As discussed in Section C, people can become bewildered by too much information and choice, leading to inertia and/or ineffective actions. Therefore a successful social marketing campaign must promote simple, clear messages. Where messages are complex, they should be broken down into single steps or ‗calls to action‘ (e.g. ‗ring this hotline‘, ‗visit this website‘). These simple, action-oriented messages are particularly important for those in the ‗contemplation‘ or ‗preparation/action‘ stages of change. This was a method used by the FinancialLiteracy Foundation (FLF, 2006) in its Understanding Money media campaign. The aim was to raise awareness about the importance of managing money and the call to action was to visit the Understanding Money website. Over the 19 weeks of the campaign, 243,691 people made 333,381 visits to the website and the most popular parts of the site were activity-related:
As global funds flow at unprecedented rates, consumers in developing countries have increased access to financial markets and find themselves handling more complex financial tools. In such a setting, consumers may be overexposed to financial risks. In this respect, increasing financialliteracy levels of consumers has become essential, and assessing the financialliteracy of the population is a key ingredient of any policy to do so. Using an international survey, we study financialliteracy in Mexico, Lebanon, Uruguay, Colombia and Turkey. After establishing financialliteracy levels, we identify the least financially literate groups in each country to facilitate targeting of public policy. We find that females, younger adults and individuals who cannot read or write in the official language of their country of residence have lower financialliteracy scores. In line with the previous findings in the literature on the developed countries, our results indicate that financialliteracy increases with education. In Mexico and Turkey, there are large regional differences that must be addressed.
With our empirical investigation we were able to prove that financialliteracy encourages individual retirement planning for households with an above-average income. After we had received a positive coefficient for financialliteracy in our retirement model, we tested whether this effect was stronger for the low-income households as suggested by Lusardi (2003). The empirical estimations do not support this finding. Financialliteracy has no significant effect on retirement arrangement for households whose earnings fall below the mean. Anyhow, we found that for this group the professional advice has an important positive influence. This led to the idea of a strict distinction between financialliteracy, a snapshot of knowledge, and financial education, more or less well-targeted events such as seminars or occasional conversations with banks. They both have a positive effect on retirement decisions for different reasons. The lack of retirement planning derives from different, heterogeneous sources. Therefore, it can be approached by different measures. Evidence suggests that financialliteracy reduces information overload and short- sightedness and improves planning (Agnew et al. 2005, Lusardi et al. 2005) whereas financial education improves the propensity to save, changes saving goals and reduces inertia by forcing consideration and awareness (Clark et al. 2003, Mandell 2008). That these effects can be independent derives from our findings about low-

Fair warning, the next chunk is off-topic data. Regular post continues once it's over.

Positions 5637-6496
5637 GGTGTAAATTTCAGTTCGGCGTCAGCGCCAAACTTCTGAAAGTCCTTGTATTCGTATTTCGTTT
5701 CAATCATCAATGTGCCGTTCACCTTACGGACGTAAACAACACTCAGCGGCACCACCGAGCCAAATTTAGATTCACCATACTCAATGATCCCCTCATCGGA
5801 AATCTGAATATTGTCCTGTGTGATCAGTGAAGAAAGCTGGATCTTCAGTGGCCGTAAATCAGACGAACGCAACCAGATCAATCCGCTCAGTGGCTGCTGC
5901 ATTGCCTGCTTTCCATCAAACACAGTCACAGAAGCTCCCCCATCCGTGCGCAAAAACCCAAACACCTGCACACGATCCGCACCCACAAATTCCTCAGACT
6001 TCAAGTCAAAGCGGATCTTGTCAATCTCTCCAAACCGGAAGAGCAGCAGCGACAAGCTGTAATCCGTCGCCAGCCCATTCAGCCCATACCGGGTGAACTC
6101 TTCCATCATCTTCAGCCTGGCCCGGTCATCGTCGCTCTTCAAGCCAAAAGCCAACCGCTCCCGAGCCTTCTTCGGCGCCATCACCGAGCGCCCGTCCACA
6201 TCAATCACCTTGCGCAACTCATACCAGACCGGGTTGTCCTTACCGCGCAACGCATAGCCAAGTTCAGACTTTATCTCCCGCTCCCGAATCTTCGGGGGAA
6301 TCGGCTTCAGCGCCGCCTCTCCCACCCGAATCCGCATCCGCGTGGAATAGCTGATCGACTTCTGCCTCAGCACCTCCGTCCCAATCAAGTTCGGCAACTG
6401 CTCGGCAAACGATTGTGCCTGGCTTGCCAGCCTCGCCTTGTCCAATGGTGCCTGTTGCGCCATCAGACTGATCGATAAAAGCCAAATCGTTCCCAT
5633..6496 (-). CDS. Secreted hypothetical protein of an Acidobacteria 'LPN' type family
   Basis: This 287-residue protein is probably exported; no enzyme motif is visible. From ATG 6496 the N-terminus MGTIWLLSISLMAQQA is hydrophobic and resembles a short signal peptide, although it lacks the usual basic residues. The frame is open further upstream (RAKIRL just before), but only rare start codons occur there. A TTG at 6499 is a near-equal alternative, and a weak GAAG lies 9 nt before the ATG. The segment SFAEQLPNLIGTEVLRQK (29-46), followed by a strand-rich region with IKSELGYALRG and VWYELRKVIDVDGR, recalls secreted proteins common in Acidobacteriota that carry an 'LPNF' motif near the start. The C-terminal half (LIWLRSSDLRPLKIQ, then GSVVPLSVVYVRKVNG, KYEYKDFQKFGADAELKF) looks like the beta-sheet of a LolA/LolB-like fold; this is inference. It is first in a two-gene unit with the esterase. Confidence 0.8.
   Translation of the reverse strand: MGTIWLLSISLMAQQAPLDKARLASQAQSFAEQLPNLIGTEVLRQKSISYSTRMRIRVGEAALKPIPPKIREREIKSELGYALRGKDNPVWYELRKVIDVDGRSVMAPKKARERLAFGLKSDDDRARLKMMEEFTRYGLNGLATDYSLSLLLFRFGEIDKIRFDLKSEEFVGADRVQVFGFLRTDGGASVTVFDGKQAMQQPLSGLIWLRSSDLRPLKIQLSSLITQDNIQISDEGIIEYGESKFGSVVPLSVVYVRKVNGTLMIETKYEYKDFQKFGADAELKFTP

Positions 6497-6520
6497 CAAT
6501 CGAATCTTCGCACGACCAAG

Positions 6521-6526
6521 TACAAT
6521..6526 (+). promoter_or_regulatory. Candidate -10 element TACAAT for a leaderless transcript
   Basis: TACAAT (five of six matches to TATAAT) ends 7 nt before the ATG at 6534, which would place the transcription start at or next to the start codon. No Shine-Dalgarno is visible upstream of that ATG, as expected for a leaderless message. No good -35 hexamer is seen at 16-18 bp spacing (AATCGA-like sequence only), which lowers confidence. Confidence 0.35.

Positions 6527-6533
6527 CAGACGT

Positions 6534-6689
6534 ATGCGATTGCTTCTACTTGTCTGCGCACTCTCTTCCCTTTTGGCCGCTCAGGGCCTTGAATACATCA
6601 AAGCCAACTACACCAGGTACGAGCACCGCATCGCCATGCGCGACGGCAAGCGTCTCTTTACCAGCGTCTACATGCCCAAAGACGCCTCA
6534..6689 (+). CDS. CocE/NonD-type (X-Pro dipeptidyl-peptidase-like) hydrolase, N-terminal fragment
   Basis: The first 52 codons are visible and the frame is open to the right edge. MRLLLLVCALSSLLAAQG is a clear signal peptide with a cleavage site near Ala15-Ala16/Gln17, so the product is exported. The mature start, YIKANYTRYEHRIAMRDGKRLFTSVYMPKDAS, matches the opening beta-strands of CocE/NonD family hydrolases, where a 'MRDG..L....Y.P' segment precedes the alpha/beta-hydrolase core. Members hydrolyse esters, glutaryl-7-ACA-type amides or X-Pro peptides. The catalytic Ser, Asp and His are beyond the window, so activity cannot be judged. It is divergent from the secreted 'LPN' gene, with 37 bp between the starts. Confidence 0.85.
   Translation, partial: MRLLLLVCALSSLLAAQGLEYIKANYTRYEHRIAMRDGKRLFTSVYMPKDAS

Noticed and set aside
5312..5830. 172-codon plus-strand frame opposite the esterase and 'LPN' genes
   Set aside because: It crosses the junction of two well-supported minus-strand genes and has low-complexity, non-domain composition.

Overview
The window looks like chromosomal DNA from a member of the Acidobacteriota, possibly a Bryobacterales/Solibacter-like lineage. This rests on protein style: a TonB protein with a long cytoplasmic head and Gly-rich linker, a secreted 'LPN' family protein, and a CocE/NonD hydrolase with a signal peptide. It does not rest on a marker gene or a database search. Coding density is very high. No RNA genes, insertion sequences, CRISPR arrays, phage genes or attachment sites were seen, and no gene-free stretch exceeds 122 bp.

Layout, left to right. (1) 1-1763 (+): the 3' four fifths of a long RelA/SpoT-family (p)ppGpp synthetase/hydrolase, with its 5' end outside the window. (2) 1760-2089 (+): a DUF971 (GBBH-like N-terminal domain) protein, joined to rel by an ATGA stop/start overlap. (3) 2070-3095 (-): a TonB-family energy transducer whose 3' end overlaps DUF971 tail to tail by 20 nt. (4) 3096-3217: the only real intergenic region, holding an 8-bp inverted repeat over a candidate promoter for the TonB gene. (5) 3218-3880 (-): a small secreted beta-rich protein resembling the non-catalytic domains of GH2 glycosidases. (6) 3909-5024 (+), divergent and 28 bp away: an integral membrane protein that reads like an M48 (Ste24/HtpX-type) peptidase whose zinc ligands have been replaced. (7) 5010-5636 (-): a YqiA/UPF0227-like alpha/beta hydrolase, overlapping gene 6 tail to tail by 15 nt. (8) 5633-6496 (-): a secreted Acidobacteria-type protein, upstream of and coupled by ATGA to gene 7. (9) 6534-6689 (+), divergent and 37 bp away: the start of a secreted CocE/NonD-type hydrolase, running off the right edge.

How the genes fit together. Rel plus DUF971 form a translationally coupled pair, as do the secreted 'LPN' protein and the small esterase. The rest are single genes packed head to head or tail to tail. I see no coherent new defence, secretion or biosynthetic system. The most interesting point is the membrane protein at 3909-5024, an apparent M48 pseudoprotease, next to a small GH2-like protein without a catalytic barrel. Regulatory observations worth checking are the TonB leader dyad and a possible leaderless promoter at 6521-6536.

Financial decisions, be they related to asset building or debt management, require the capacity to do calculations, including some complex ones. But how numerate are individuals, in particular when it comes to calculations related to financial decisions? Studies and surveys implemented in both the United States and in other countries that are described in this paper show the level of numeracy among the population to be very low. Moreover, lack of numeracy is not only widespread but is particularly severe among some demographic groups, such as women, the elderly, and those with low educational attainment. This has potential consequences for individuals and for society as a whole because numeracy is found to be linked to many financial decisions. Now more than ever, numeracy and financialliteracy are lifetime skills necessary to succeed in today’s complex economic environment.